In recent years when I started working part-time, I found that my level of stress has not abated. Himself suggested that I walk, to simulate a “fight or flight” response for my body.
Some of you may find this obvious, but not to me. My family doesn’t exercise, and my mom claims that her doctor told her not to exercise. In school, my teachers would get us to exercise at 10am, and resume classes in our sticky tropical sweat. At my first workplace, my bosses scoffed at “farmers”. All brawn and no brains. Thus begins my research and excitement when I read some of the experiments cited by Reynolds.
Thus began my love-hate relationship with exercise, especially given that my favourite past-time was eating, I had to exercise to keep my Asian frame in respectable-husband-worthy form.
I’m reading “The First 20 minutes – the surprising science of how we can exercise better, train smarter and live longer” by Gretchen Reynolds
In Ch8 of her book, Reynolds opens with a story of the sea squirt, which has long sections of DNA similar to our own. Movement of the sea squirt seems to strengthen their brain and the nervous system connections.
These are the benefits of exercise cited by Reynolds:
Creation of new brain cells
Pumps up existing ones
Aids in multi-tasking
Blunts aging-related memory loss
Sharpens decision making
The experiments were initially tested on mice by Fred Rusty Gage, a world renowned professor in the Department of Genetics and his colleagues on a Morris water maze which was the rats equivalent of an IQ test. The difference between the smart mice and those that failed the test was exercise. Later the experiments were done on brain tissue from deceased cancer patients who had donated their bodies to research.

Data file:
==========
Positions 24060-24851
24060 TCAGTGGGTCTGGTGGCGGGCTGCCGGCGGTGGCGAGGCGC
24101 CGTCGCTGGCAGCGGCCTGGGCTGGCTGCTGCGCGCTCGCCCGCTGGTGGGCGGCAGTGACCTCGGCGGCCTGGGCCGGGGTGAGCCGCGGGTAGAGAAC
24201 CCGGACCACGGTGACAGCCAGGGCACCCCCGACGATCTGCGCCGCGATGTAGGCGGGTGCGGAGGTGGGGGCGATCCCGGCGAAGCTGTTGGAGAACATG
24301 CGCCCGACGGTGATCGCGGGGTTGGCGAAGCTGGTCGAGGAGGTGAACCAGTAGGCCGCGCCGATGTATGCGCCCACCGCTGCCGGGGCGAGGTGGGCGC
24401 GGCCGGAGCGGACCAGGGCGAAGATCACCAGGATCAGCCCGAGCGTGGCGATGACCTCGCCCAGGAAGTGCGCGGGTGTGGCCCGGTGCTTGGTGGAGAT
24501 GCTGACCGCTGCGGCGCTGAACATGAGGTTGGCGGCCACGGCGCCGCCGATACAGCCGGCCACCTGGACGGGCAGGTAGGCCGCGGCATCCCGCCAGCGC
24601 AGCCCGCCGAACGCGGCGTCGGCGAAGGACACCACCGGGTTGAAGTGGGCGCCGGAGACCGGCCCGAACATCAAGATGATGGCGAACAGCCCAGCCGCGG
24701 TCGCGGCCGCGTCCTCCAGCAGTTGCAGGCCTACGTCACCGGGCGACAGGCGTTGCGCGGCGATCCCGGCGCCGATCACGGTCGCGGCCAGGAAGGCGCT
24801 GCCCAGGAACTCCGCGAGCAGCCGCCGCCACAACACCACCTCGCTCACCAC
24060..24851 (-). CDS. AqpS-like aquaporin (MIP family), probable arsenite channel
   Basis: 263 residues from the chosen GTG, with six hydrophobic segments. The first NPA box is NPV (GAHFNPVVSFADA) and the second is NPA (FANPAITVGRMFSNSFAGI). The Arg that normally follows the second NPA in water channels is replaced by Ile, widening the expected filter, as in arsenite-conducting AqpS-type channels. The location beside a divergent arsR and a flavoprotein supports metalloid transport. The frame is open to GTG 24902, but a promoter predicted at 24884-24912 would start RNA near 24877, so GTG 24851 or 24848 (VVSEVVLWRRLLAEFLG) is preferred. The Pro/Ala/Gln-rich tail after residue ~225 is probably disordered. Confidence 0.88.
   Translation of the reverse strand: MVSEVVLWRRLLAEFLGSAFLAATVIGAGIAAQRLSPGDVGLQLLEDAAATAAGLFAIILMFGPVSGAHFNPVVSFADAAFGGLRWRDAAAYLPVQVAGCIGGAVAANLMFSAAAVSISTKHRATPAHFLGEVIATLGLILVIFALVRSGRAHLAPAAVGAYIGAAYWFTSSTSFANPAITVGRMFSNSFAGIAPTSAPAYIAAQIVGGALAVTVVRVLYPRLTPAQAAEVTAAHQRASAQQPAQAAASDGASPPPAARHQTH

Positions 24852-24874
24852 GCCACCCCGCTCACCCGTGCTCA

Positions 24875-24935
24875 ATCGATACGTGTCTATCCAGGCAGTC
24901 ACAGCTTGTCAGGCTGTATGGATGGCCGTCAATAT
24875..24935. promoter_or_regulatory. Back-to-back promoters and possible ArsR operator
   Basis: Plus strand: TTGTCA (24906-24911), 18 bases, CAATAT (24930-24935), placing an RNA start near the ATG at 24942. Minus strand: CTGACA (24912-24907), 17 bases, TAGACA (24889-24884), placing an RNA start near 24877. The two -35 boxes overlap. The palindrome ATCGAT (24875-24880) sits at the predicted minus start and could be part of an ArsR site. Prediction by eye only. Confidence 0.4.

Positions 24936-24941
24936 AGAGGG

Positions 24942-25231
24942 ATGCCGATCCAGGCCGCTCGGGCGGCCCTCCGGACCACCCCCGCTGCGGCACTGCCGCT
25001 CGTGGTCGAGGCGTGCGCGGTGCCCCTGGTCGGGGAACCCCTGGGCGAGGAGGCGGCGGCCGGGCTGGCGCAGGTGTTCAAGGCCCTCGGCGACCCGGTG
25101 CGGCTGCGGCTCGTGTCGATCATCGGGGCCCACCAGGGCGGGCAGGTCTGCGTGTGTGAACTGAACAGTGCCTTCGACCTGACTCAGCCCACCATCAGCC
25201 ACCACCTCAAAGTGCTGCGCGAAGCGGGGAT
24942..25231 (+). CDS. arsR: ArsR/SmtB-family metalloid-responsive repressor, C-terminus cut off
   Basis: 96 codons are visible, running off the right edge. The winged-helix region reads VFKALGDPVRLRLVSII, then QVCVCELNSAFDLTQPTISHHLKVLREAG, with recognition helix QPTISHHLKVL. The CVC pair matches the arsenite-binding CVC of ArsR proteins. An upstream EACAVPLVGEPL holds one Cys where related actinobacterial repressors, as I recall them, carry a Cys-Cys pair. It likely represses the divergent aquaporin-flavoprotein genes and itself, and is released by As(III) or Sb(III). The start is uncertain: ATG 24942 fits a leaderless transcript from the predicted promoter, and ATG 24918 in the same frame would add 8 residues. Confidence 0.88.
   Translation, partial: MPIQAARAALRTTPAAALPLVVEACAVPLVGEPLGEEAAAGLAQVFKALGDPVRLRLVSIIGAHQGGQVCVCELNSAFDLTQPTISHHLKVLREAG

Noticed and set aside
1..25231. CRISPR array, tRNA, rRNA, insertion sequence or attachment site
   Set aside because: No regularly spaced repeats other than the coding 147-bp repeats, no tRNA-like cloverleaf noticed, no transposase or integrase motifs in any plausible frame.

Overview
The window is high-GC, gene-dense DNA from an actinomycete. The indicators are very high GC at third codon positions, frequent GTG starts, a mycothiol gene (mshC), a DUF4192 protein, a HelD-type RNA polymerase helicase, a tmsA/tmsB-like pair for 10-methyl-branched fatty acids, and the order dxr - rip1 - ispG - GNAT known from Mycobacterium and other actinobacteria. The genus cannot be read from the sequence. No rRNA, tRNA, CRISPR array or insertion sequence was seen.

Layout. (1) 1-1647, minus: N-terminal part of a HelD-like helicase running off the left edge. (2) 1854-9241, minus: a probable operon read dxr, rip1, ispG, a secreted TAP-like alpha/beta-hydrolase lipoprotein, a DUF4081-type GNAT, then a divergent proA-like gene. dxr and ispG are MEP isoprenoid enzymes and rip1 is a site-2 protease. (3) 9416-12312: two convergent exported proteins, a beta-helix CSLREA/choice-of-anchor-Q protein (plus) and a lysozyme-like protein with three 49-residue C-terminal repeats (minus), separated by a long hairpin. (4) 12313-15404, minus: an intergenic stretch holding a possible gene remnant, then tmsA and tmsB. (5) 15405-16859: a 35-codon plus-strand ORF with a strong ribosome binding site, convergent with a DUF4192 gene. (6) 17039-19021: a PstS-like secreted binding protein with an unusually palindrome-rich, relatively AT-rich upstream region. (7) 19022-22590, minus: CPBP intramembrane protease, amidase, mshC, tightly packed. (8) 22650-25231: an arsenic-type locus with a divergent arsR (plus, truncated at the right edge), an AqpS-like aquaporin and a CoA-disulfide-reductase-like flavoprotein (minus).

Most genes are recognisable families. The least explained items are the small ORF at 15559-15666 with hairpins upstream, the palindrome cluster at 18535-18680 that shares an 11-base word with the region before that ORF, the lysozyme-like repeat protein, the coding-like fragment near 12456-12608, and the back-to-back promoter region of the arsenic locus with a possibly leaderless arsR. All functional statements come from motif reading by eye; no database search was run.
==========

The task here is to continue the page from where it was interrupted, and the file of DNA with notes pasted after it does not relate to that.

Again Dr Gage saw new neurons, centred almost exclusively in the hippocampus.
In another experiment conducted by Dr Nathaniel Thom, a stress physiologist at a recent American College of Sports Medicine conference presented studies that showed that exercise, even a single bout of it (in the experiment it was 30 mins on a stationary bike), can have a robust prophylactic effect against the buildup of anger. The volunteers still became upset but it helped them to hold their anger in check.
In another experiment by Dr Lehmann of the National Institute of Mental Health, exercise helps to achieve emotional resilience. The researchers gathered two groups of male mice. “Some were strong and aggressive. The others less so. The alpha mice got private cages and acted like thugs. They had to be restrained from harming the smaller mice when the partition was removed for 5 mins… Under such conditions, the smaller animals were predictably twitchy and submissive… After two weeks, the weaker mice became nervous wrecks.”
In a separate group of mice that had been allowed access to running wheels for several weeks before they were housed with the aggressive mice, they appeared stress resistant. Although these mice were wisely submissive when confronted by the bullies, they didn’t freeze or cling to dark spaces in unfamiliar situations. They explored.
Dr Lehmann expounded that one of the mysteries of mental illness is why some people respond pathologically to stress and some seem to be stress resistant. The answer, according to Dr Michael Hopkins at Dartmouth University, may at least, in part be workouts. Possibly that the “positive stress of exercise prepares cells and structures and pathways within the brain so that they’re more equipped to handle stress in other forms.”
How much exercise is needed?
Dr Lehmann doesn’t run. He walks everywhere (has no car) and does not believe that hours of daily exercise are needed or desirable. “The mice in his lab ran only when and for as long as they wished.” [NB: To our Minister of Transport, maybe the solution is not cycling but walking!]
Some experimenters demonstrated that aerobic exercise was better. Others showed that weight training was more suitable, in experiments involving older women of 60 yrs and above. And the studies showed that people with low efficacy and low confidence showed injuries. Hence its better for them to get some kind of coaching help.
To find out more, read this book!